Q You've sort of made a career out of tinkering. What was it that you loved so much about the process?

A I think it was that ability to learn about something by taking it apart that got me. You can really figure things out that way, and that's been a paradigm for almost everything I've worked on as the years went by.

Q Tell us about the road that led you to the world of robotic surgery. It was not a straight path, it seems.

A I was going to be a chemistry major at first and then become a professor, but I realized I was really a tinkerer at heart, so the chem major was abandoned for engineering. I spent time in college building and racing electric cars. But I decided to leave before getting my Ph.D. and instead worked with electric cars in Southern California, where I became program manager for (legendary racer and vehicle designer) Rod Millen.

But what happened to me is what happens to a lot of people in tech: You go from being an individual contributor to project manager to finally VP of engineering and you find yourself managing people who are managing people who are doing the things that got you into engineering in the first place. For a lot of people, that's a natural progression, but it wasn't making me happy.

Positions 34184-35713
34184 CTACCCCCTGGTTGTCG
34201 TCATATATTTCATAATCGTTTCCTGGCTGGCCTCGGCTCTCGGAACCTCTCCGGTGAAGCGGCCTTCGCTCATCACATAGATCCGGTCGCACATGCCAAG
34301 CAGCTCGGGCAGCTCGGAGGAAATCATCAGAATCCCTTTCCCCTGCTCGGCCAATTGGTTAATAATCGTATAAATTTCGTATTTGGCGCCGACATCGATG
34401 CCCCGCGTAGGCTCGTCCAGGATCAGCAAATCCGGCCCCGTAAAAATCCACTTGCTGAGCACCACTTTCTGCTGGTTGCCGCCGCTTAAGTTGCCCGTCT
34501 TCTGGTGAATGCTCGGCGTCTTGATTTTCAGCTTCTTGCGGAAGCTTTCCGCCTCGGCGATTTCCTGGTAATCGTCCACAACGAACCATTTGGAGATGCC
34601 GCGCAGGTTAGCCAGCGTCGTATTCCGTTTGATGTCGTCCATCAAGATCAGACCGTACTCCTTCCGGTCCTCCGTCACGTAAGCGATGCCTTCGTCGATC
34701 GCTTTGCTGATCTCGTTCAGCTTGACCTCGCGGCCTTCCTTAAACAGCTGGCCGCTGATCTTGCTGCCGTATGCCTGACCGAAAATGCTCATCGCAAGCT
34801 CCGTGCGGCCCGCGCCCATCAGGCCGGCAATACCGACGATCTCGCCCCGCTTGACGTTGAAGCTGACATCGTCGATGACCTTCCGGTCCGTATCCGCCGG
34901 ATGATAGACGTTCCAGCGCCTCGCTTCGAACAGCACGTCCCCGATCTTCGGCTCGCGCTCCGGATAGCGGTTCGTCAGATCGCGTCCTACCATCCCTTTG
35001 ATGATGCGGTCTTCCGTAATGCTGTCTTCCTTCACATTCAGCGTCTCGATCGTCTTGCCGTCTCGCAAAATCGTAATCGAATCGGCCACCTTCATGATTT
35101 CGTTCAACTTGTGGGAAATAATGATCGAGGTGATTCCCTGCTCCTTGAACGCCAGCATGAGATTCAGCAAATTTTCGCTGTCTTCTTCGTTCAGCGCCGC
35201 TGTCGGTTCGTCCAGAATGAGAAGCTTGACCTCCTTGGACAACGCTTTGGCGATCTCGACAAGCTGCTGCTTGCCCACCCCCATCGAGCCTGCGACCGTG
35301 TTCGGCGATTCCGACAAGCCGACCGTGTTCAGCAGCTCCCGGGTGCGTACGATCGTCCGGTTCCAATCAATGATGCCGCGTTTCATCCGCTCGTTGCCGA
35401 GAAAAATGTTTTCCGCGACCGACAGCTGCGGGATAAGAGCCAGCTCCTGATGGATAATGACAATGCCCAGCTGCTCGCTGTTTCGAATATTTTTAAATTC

Q Why the decision to go to Stanford for a medical degree? That's quite the pivot.

A I went to observe an experimental surgery with a surgeon friend of mine. They were testing a new device and it failed and the surgeons and tech people were talking past each other, trying to figure out what had happened. It was geek-speak on one side and medical jargon on the other. Thinking about that afterward made me realize that I was really interested in working with technologies to help fix the human body, which is really the ultimate machine. Just designing medical devices wasn't enough for me, but I loved being in the OR and that hands-on aspect of surgery, so I decided to go to medical school.